The Smile

There is a smile of love,
And there is a smile of deceit;
And there is a smile of smiles,
In which these two smiles meet.

(And there is a frown of hate,
And there is a frown of disdain;
And there is a frown of frowns
Which you strive to forget in vain,

For it sticks in the heart’s deep core,
And it sticks in the deep backbone.)
And no smile that ever was smiled,
But only one smile alone.

That betwixt the cradle and grave
It only once smiled can be.
But when it once is smiled
There’s an end to all misery.

– William Blake

 

From Wikipedia:

Considered mad by contemporaries for his idiosyncratic views, Blake is held in high regard by later critics for his expressiveness and creativity, and for the philosophical and mystical undercurrents within his work. His paintings and poetry have been characterised as part of both the Romantic movement and “Pre-Romantic”,[6] for its large appearance in the 18th century. Reverent of the Bible but hostile to the Church of England – indeed, to all forms of organised religion – Blake was influenced by the ideals and ambitions of the French and American revolutions,[7] as well as by such thinkers as Jakob Böhme and Emanuel Swedenborg.[8]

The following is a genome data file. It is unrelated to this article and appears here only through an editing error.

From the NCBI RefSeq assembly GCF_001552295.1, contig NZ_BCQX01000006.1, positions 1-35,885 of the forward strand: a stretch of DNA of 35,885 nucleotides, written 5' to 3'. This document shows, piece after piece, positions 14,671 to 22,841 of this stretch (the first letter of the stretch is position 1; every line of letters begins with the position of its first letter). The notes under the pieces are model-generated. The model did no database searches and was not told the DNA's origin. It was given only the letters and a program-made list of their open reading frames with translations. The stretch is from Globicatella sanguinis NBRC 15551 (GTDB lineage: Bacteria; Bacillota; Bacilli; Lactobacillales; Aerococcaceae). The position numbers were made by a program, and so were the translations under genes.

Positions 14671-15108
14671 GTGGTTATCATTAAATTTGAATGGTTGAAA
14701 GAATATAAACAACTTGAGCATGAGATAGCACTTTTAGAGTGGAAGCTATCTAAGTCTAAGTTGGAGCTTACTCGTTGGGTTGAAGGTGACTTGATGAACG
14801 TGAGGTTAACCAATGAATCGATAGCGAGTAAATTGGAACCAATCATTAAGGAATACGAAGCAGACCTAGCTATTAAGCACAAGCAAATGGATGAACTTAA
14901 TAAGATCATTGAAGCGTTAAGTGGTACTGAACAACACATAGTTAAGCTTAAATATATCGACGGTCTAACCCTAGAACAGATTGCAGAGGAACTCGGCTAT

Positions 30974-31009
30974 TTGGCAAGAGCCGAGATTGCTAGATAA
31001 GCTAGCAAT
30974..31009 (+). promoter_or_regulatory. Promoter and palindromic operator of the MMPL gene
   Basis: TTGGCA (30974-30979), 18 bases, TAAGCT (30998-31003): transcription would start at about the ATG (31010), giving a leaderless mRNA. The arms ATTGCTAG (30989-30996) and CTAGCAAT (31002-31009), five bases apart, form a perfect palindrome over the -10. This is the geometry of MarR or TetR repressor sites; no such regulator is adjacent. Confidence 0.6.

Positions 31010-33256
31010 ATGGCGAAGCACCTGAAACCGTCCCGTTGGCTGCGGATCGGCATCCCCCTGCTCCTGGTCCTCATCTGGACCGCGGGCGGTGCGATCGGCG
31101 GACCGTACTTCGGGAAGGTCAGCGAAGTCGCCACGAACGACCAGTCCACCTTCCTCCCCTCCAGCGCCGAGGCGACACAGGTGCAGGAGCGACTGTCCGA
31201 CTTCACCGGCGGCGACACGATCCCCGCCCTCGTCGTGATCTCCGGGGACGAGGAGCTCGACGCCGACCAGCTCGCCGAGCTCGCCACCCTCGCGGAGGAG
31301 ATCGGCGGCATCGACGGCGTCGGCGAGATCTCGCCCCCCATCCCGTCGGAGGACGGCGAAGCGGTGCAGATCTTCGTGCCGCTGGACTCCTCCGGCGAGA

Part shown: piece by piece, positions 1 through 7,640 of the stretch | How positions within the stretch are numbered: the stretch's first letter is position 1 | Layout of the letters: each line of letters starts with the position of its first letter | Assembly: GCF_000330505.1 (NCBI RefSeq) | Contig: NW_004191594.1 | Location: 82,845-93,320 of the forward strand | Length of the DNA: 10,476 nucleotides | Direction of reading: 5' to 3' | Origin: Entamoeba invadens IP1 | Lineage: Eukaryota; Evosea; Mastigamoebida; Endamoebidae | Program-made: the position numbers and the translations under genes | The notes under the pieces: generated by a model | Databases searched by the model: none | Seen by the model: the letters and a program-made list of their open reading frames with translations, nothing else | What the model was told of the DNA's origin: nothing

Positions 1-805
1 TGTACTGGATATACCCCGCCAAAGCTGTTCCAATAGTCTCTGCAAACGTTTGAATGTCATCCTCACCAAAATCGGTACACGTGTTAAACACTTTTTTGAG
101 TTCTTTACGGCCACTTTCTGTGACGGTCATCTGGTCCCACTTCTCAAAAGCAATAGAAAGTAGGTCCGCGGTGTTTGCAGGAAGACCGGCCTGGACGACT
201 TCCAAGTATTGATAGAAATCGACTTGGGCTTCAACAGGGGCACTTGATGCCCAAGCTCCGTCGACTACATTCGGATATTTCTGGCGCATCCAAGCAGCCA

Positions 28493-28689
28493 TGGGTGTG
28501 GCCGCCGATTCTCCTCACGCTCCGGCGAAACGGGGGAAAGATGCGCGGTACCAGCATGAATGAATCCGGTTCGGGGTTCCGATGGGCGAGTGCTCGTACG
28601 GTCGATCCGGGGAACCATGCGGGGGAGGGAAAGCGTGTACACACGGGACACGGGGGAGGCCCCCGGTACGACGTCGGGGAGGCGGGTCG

Despite these known influences, the singularity of Blake’s work makes him difficult to classify. The 19th century scholar William Rossetti characterised Blake as a “glorious luminary,”[9] and as “a man not forestalled by predecessors, nor to be classed with contemporaries, nor to be replaced by known or readily surmisable successors.”[10]


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